Sound editing by Nada Smiljanic
Music by Ben Wetherfield

THIS WEEK on the GWA Podcast, Katy Hessel interviews Catherine Morris of the Brooklyn Museum, on the great artist JUDITH SCOTT – launching on what would have been Scott's 81st birthday!!

Scott (1943–2005) was an American artist hailed for her fibre-based sculptures that merge wheels, trolleys, locks and chairs with bundles of threads, and whose brilliantly inventive methods and obsessively spun sculptures cocoon found objects. They also served as a form of communication – which is particularly extraordinary for someone who couldn’t hear or speak verbally. A twin – her sister Joyce was born without disabilities – Scott was deaf and had Down syndrome, and through her art, which she discovered later in life, was able to communicate to the outside world.

From the age of seven, she was placed in a series of institutions, enduring horrific conditions for more than 35 years. Sadly, she was born before the kind of legal protections that were implemented after scandals such as Willowbrook, a New York facility in which disabled children were brutalised, while the disability rights campaign, which took place in tandem with other social justice movements of the 60s and 70s, was some way off.

It wasn’t until 1985, when Joyce became her legal guardian and enrolled her at Creative Growth, that Scott turned to art. While she made nothing for her first two years at the centre, after taking part in a fibre art workshop she became obsessed by threads, spending every day until her death fastidiously wrapping and spinning fibres around objects, transforming them into her extraordinary creations.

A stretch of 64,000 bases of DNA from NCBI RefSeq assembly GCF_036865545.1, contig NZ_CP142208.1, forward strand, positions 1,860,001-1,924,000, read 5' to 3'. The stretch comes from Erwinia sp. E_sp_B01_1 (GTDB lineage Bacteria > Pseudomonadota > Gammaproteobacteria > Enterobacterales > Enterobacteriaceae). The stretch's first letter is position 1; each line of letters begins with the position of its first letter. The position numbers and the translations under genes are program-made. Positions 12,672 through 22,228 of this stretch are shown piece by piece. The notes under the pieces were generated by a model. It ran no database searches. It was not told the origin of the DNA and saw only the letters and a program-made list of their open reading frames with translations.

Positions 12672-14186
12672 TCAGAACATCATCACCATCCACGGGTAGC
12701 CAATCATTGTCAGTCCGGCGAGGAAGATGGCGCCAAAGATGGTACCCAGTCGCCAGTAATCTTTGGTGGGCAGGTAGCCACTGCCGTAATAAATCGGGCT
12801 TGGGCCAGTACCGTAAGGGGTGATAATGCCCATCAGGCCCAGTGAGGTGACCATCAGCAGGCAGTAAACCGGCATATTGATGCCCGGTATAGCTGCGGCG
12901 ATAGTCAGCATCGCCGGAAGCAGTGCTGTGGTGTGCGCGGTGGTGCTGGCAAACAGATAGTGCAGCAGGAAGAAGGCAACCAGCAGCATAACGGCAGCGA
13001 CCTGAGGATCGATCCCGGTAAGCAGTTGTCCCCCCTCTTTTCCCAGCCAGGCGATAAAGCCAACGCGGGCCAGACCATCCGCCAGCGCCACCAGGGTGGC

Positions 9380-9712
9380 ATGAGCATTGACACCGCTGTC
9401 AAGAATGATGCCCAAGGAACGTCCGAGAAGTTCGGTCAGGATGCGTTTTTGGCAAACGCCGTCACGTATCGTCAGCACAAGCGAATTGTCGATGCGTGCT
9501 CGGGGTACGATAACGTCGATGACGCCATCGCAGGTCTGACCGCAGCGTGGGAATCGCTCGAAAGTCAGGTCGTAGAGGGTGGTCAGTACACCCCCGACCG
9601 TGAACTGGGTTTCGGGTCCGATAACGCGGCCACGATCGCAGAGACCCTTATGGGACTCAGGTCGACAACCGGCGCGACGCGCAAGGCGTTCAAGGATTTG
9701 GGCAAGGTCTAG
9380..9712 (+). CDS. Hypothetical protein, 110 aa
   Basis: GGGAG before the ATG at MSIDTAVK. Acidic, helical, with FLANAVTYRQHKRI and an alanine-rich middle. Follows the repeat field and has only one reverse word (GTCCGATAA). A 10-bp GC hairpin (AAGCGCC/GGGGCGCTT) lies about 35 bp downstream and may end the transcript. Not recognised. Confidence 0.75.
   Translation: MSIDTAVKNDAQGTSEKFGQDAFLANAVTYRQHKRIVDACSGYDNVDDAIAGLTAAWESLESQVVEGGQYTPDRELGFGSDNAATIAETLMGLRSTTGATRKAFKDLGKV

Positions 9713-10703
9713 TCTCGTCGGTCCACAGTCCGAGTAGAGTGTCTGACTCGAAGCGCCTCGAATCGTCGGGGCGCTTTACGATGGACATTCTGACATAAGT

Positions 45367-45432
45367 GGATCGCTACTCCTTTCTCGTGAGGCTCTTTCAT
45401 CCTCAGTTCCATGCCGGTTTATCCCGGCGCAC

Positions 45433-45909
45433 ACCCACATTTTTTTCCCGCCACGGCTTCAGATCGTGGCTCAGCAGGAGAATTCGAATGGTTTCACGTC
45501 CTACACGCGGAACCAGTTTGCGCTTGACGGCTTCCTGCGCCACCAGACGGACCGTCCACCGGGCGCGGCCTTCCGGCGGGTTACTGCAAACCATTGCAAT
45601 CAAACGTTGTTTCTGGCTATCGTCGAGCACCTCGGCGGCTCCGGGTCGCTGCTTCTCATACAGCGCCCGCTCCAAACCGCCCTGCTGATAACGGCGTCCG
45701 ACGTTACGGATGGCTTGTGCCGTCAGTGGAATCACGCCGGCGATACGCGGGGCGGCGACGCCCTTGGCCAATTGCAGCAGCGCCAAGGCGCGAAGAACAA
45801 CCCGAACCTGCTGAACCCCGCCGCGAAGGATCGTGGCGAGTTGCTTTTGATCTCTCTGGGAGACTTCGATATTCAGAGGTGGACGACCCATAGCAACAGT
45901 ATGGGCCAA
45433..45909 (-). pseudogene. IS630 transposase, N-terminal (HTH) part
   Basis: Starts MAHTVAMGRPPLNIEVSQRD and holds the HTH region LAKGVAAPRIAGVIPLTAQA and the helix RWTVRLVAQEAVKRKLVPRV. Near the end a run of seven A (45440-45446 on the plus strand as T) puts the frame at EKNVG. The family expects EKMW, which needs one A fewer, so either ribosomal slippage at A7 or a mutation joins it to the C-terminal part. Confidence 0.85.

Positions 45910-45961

I'm thrilled to be able to speak to Catherine Morris, who curated a great exhibition of Scott's work at the Brooklyn Museum. Morris holds the post of a feminist art specialist at the Brooklyn Museum, and has co-curated and curated numerous groundbreaking exhibitions – such as Lorraine O’Grady, We Wanted a Revolution: Black Radical Women, 1965-1985; Lucy R. Lippard and the Emergence of Conceptual Art… Worked on projects with Marilyn Minter, Zanele Muholi, Lorna Simpson, Kiki Smith, and Cecilia Vicuna, as well as the major head-lining-grabbing show, It’s Pablomatic: Picasso According to Hannah Gadsby at the Brooklyn Museum last year.

ENJOY!

--

LINKS:
https://www.brooklynmuseum.org/exhibitions/judith_scott/
https://creativegrowth.org/
https://art21.org/artist/judith-scott/
https://www.youtube.com/watch?v=4_n-8P_4IeE&t=66s&ab_channel=BetsyBayha
https://americanart.si.edu/artist/judith-scott-31169
https://www.theguardian.com/artanddesign/2024/apr/29/how-judith-scott-escaped-a-life-in-institutional-isolation-to-become-a-great-sculptor

--

THIS EPISODE IS GENEROUSLY SUPPORTED BY THE LEVETT COLLECTION:

https://www.famm.com/en/
https://www.instagram.com/famm.mougins // https://www.merrellpublishers.com/9781858947037

Follow us:
Katy Hessel: @thegreatwomenartists / @katy.hessel
Sound editing by Nada Smiljanic
Music by Ben Wetherfield

36 min